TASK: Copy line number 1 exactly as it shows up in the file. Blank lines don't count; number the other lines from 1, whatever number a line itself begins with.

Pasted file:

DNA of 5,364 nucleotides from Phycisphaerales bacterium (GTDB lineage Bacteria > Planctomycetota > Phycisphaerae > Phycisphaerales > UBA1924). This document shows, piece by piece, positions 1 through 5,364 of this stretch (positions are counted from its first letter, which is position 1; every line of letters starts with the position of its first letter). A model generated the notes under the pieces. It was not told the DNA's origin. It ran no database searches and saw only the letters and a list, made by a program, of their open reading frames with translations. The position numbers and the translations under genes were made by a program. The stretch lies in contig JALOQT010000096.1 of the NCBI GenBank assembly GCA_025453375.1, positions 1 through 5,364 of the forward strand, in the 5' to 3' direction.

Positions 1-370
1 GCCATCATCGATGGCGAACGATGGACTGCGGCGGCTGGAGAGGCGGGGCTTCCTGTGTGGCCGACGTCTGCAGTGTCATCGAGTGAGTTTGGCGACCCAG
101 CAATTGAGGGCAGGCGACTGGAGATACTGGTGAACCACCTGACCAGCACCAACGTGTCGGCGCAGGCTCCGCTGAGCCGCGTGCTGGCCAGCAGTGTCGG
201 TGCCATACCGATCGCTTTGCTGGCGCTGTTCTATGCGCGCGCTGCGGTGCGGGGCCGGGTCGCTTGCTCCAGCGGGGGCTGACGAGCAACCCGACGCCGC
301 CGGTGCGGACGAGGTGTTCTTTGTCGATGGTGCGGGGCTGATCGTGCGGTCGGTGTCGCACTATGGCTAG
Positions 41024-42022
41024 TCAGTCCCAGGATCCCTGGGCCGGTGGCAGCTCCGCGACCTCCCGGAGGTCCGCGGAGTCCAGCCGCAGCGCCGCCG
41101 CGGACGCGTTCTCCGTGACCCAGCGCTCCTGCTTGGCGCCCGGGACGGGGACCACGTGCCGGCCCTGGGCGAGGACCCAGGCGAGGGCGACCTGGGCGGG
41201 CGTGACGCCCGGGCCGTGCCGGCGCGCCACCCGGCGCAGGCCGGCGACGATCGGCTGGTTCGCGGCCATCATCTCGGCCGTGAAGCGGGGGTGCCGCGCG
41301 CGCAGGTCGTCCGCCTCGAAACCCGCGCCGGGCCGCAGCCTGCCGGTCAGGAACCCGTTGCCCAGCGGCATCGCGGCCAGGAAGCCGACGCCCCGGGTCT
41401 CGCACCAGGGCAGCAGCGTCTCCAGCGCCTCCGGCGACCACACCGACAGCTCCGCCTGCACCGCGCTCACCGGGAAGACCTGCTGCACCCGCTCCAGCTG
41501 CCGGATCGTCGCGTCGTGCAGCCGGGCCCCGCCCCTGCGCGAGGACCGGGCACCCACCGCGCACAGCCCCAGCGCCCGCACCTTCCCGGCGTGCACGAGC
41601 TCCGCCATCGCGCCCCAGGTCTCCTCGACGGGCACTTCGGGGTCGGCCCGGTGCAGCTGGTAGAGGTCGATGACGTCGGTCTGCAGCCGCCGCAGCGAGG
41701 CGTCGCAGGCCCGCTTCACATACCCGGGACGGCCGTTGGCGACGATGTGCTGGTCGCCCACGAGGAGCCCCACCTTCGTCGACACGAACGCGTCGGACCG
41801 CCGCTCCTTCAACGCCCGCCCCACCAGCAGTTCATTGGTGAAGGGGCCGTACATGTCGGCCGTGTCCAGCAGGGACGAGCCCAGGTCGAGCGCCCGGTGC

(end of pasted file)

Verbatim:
DNA of 5,364 nucleotides from Phycisphaerales bacterium (GTDB lineage Bacteria > Planctomycetota > Phycisphaerae > Phycisphaerales > UBA1924). This document shows, piece by piece, positions 1 through 5,364 of this stretch (positions are counted from its first letter, which is position 1; every line of letters starts with the position of its first letter). A model generated the notes under the pieces. It was not told the DNA's origin. It ran no database searches and saw only the letters and a list, made by a program, of their open reading frames with translations. The position numbers and the translations under genes were made by a program. The stretch lies in contig JALOQT010000096.1 of the NCBI GenBank assembly GCA_025453375.1, positions 1 through 5,364 of the forward strand, in the 5' to 3' direction.